Monday, 17 March 2014

"This Happy Breed", David Lean and Noël Coward's 1944 conservative homage to "the little platoons"

Blimey, Eth - 'e's bangin' on about us again!
I first wrote about this splendid film almost four years ago on this blog, but The Salisbury Review were kind enough to ask me to revamp that article for their Spring 2014 edition. So, on the "waste not want not" principle, here's the new version (with some better photos): 

This Happy Breed,
the most successful British box office film of 1944, began life as a Noël Coward stage play. The play’s London premier was cancelled its 1939 due to the outbreak of war, and it was first staged in Blackpool in 1942. The director David Lean, in his first solo outing as a director, produced the film version two years’ later.

As the film opens, the First World War has just ended. Londoners Frank and Ethel Gibbons and their three children are moving into a terraced house in suburban Clapham. Frank, who served in the army, has found work in a travel agency: the family is joining the lower-middle classes. The film ends on the eve of the Second World War as the couple – now empty-nesters - prepare to retire to a flat. Most of the great events and social and political trends of the period are covered, including the Empire Exhibition, the General Strike, the Depression, the Abdication, Munich, mass broadcasting, mass tourism, and the rise of the motor car (one of their children dies in a car crash – Lean’s skill as a director ensures that the scene in which the family receive the news is one of the most mutedly heart-rending in all cinema).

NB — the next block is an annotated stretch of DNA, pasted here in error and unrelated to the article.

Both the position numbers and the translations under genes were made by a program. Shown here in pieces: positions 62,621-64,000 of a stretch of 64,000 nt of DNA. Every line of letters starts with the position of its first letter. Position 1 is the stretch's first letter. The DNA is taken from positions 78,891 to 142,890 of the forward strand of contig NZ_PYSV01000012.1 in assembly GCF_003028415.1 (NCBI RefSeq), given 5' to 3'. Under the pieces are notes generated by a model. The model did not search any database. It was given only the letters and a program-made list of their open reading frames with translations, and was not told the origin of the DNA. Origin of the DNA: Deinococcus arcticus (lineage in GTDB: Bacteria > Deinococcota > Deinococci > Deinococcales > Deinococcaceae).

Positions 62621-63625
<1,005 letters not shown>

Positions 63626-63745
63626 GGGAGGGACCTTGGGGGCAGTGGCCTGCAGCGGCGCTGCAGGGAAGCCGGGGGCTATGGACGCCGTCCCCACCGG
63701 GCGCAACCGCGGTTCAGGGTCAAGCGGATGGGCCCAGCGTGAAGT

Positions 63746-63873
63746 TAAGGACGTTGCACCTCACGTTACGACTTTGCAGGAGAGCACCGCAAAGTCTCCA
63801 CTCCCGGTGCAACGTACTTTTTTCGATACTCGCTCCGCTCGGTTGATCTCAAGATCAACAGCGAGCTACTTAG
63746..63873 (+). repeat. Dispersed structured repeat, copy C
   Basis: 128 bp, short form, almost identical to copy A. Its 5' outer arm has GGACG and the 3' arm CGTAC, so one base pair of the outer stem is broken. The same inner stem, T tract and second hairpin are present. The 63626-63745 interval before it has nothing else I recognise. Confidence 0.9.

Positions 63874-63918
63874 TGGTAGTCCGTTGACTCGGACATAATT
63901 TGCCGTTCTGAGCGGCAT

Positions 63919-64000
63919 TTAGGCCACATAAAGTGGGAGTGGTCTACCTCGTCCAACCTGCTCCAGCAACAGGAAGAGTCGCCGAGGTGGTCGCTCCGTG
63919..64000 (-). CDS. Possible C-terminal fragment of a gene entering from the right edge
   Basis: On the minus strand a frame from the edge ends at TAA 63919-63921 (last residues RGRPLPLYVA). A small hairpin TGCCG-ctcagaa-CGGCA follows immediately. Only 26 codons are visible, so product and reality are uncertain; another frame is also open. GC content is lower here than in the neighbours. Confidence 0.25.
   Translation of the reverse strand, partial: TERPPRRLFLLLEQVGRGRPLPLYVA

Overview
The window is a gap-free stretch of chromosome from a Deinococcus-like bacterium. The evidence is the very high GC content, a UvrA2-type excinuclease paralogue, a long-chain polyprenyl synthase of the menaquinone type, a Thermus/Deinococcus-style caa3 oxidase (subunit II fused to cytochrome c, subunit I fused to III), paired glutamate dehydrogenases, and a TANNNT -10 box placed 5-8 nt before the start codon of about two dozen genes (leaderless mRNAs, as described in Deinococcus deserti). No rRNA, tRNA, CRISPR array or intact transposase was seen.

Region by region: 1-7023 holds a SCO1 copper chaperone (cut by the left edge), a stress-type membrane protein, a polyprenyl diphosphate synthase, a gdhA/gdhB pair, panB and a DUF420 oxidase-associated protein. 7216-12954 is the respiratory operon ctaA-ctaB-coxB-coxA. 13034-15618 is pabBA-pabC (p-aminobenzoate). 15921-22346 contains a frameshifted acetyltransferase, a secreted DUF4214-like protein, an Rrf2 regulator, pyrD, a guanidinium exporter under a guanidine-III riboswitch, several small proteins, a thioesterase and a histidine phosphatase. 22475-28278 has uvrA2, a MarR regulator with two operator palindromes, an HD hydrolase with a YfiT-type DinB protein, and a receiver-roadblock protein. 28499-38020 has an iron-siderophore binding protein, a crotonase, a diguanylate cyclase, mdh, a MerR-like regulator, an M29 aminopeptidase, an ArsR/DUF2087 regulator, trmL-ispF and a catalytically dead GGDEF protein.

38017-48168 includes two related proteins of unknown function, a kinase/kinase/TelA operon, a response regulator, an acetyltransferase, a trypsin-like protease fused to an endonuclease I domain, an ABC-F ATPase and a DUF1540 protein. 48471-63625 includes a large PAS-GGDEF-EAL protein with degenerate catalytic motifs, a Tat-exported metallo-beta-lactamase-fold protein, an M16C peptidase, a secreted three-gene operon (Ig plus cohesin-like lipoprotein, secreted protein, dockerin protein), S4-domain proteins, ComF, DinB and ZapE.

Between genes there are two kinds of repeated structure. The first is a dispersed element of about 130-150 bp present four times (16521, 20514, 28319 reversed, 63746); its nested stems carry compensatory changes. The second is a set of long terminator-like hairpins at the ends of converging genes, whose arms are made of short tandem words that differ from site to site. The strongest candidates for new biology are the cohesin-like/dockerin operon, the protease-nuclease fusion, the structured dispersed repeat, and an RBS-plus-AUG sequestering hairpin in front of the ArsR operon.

As a depiction of lower-middle class English life between the wars, it is fascinating: as pure entertainment, it is enormously satisfying. From the fact that its Shakespearean title isn’t intended ironically, it’s no wonder that the film tends to make liberals sneer with contempt and conservatives purr with pleasure.

Coo, Frank - looks a bit rude!
A glance at the names involved in the film would suggest it really shouldn’t have worked at all. David Lean went on to become the master of epic tales shot in exotic locations. Noël Coward was, of course, the chief purveyor of brittle, upper-middle class repartee of the “terribly flat, Norfolk” variety. Celia Johnson’s accent was normally so cut-glass, anyone she spoke to probably needed stitches. Robert Newton was the sort of roaringly fruity, scenery-chewing actor one can imagine demolishing a small suburban terraced house like the one occupied by the Gibbons family simply by walking through it. Indeed, a glance at most appraisals of the film by present-day liberals suggests a tendency to review the credits rather than the film itself. For instance, the Film 4 website accuses it of conjuring up a ”toff propagandist’s England”, refers to its “peculiar patrician tones”, and dismisses its view of British history as “unreal”.

Terribly flat, Clapham
The truth is that – remarkably for its time - This Happy Breed is entirely bereft of  toffs: every character in it is dead common. The tone isn’t in the least patrician, and the only peculiar thing about it (from a leftist perspective) is that it doesn’t treat the Gibbons family as either victims or exploitative class-traitors. One suspects the script is convincing largely due to Coward’s genius for dialogue, and to his humble origins: his father was an unambitious piano salesman in Teddington. Coward made no bones about his upbringing: “I was a suburban boy, born and bred in the suburbs of London, which I've always loved and always will.” His fondness for, and understanding of, these people is evident in every line. Coward isn’t mocking the lower orders – he’s paying affectionate, accurate homage to the milieu in which he was raised.

What leftist critics find unsettling about This Happy Breed are the political assumptions underlying it – Coward was deeply conservative, as becomes obvious in the scene where Frank Gibbons clashes with his son, Reg, during the General Strike (Reg has been involved in some street violence, while Dad has been out helping to keep basic services running). After they’ve agreed to differ, Gibbons père has this to say: